tunate if the direct relationship between both statements were made clear to the people; if they could recognize that without freedom of choice, the condition of liberty, in the microcosm of the intellect, civil life among men is a hope without foundation. Were intellectual freedom of parents and children guarded as jealously as the academic freedom of professors and scientists; were we to discontinue futile exercises in the semantics of stereotyped group rationaliza tions exemplified by phrases such as "public funds and private schools" and "religion and education"; were we to address ourselves to the essential issnes of individual freedom in seeking to harness fully the intellectual assets of America's children, taking care not to ignore civil liberties in our rush to "do something" about education; then we might move apace toward fulfillment in freedom. The impact of varied forms of government aid to education upon personal freedom should be assessed in the spirit reflected by the President's messages; namely, that Western civilization must be true to freedom of choice in education, as well as in other areas-if we are to remain a civil people "e pluribus unum." In referring to government aid I mean only aid for study in "secular subjects" and for the physical welfare of the student, identical in scope to the area of aid proposed for the government schools.

A speech in this field is necessarily only a start, but I have the privilege and advantage tonight of an audience of disciplined minds. Concentrating on the essential question of academic freedom—freedom of mind and of belief-—I sha". avoid collateral issues such as the liberal-conservative dispute concerning the need for government aid; the relative merits of government as against private schools; the vague problems in educational economics, administration, or methods; and the political arrangements in other Western democracies whose experience in fashioning educational aid for all citizens are considerably more advanced than ours. It will also be necessary to confine comment to the Federal level, inasmuch as State constitutions involve numerous, and in my view unfortunate variations. Civil rights in this age should not vary with geography, but this anomaly of civil right variations under State constitutions must be left to another discussion. I shall refer to all nongovernment schools, whether church related or nondenominational, as private schools.

We might begin with a brief scan of the cultural background in which contemporary education develops. Our industrially advanced society encourages increased specialization and regulation which requires a corresponding retraction in the latitude of individual freedom. Group interdependence in labor, in commerce, and in art and entertainment forms, has cultivated patterns of conformity for large numbers of our citizens. The effortless transfer of responsibility from the individual to the expert, or to the institution or the State, tends to dull initiative. The power of amoral corporate decision impelled by appeals to "efficiency" and to the demands of the perennial crisis engender worrisome restraints upon the exercise of personal responsibility.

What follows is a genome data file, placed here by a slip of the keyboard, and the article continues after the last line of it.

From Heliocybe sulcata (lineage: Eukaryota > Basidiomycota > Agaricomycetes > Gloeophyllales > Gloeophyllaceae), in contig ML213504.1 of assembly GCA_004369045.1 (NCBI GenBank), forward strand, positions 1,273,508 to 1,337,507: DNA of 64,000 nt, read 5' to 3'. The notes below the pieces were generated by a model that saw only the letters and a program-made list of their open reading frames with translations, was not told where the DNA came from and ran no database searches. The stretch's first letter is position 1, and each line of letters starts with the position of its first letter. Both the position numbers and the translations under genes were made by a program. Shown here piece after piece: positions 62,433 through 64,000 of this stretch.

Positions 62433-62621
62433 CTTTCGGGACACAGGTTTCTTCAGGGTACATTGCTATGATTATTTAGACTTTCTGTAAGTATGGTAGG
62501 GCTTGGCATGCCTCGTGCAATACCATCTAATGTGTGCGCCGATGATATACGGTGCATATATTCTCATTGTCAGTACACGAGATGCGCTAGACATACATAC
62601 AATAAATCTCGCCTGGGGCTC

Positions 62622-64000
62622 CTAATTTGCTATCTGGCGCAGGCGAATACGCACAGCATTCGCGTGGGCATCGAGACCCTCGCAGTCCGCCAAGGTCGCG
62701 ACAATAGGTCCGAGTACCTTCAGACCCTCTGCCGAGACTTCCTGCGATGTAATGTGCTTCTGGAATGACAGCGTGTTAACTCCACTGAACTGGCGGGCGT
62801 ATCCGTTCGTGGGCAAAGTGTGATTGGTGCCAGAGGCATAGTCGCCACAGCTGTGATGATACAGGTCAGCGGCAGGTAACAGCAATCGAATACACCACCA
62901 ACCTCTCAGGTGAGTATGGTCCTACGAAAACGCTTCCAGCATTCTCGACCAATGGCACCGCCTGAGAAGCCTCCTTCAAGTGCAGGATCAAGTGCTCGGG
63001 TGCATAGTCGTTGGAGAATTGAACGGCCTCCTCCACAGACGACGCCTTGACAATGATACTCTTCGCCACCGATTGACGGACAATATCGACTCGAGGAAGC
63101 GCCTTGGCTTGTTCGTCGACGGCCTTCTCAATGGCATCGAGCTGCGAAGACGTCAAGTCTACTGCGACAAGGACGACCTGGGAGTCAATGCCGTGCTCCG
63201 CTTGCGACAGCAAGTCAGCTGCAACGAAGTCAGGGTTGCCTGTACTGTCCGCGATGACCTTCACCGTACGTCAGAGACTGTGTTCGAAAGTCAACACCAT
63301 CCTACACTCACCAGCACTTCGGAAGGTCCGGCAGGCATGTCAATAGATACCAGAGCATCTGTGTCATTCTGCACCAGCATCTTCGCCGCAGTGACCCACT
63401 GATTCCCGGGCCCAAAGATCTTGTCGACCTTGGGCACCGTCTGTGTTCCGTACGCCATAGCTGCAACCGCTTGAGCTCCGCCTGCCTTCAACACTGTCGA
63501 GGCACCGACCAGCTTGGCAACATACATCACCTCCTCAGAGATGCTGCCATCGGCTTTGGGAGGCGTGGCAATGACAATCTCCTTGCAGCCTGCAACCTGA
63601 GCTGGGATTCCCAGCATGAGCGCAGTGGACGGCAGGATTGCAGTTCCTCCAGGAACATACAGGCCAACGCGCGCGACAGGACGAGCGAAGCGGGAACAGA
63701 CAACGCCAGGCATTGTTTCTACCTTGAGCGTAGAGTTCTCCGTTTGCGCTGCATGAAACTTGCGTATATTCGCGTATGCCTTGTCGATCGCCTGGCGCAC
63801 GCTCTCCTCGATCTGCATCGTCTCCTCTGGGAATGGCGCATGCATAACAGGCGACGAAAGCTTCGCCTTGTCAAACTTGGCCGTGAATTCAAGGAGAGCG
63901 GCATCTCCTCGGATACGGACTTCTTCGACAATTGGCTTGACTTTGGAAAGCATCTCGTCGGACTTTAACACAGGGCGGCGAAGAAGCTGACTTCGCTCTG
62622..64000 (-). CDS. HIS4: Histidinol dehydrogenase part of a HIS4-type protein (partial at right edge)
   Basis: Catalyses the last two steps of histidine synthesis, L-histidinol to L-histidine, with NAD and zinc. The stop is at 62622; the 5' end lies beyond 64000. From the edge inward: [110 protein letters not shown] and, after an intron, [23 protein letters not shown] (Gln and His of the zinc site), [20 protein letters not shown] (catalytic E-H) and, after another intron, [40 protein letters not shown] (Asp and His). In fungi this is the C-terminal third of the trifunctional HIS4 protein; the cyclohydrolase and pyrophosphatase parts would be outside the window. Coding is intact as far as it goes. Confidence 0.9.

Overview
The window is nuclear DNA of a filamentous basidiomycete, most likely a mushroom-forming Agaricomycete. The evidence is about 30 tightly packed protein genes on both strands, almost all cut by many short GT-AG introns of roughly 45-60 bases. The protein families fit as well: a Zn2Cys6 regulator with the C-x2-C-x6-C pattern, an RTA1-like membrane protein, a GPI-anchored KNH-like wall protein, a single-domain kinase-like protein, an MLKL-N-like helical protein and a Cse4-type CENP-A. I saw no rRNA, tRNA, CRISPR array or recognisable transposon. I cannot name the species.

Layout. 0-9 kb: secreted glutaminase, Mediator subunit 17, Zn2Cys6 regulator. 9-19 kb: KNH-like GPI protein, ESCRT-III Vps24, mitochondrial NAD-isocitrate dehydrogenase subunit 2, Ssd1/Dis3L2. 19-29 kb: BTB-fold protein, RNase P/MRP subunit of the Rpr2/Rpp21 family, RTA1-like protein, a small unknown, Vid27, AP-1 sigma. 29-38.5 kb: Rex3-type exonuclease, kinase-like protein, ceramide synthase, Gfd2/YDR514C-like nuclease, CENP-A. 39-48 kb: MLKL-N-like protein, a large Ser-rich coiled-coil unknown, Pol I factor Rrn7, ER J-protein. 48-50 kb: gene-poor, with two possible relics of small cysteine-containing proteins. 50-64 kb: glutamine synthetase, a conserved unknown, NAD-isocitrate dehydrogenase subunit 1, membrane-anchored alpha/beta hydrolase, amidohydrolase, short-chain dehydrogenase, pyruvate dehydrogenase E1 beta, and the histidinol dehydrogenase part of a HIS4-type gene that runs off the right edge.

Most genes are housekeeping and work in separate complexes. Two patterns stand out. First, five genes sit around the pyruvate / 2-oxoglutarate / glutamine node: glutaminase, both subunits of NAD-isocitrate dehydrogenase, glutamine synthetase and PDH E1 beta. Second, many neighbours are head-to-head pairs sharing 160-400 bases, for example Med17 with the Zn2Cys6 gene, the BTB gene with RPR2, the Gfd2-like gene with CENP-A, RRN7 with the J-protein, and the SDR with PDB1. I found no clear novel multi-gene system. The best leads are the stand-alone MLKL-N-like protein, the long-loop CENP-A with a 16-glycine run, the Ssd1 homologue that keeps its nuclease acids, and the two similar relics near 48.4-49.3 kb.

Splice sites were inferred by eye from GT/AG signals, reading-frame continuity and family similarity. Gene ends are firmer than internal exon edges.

The educational process is not immune to this cultural ferment. The trend toward devising educational arrangements almost exclusively in institutional terms, at the expense of parental control and responsibility presents a serious peril. Shall then the malleable child, by a subtle evolution, be subjected in his very education, to the dominant patterns of the mass? It is not difficult to imagine educational technicians becoming so enamored of their operational plans for schools that every child will be expected to learn somehow to be "fitted in." The education of the young is and should remain highly personal. Where the minds and creeds of impressionable children are involved the natural, God-given, inalienable, and constitutionally protected right of their parents to develop their offsprings' view of life-must be free of unwarranted pressures by the State. These rights are prior and paramount to any government power, and were enshrined in the supreme law of our land in 1925 after the State of Oregon attempted to dictate by law that parents must send all children to the “public” school. The U.S. Supreme Court nullified the Oregon law in the case of Pierce v. Society of Sisters with a ringing declaration that it: "Unreasonably interferes with the liberty of parents and guardians to direct the upbringing and education of children ***. Rights protected by the Constitution may not be abridged by legislation. The fundamental theory of liberty *** excludes any general power of the State to standardize its children by forcing them to accept instruetion from public school teachers."

This basic liberty is universally acknowledged by the U.N. Declaration of Human Rights, article 26, which declares that parental rights in elementary education are prior to the rights of the state.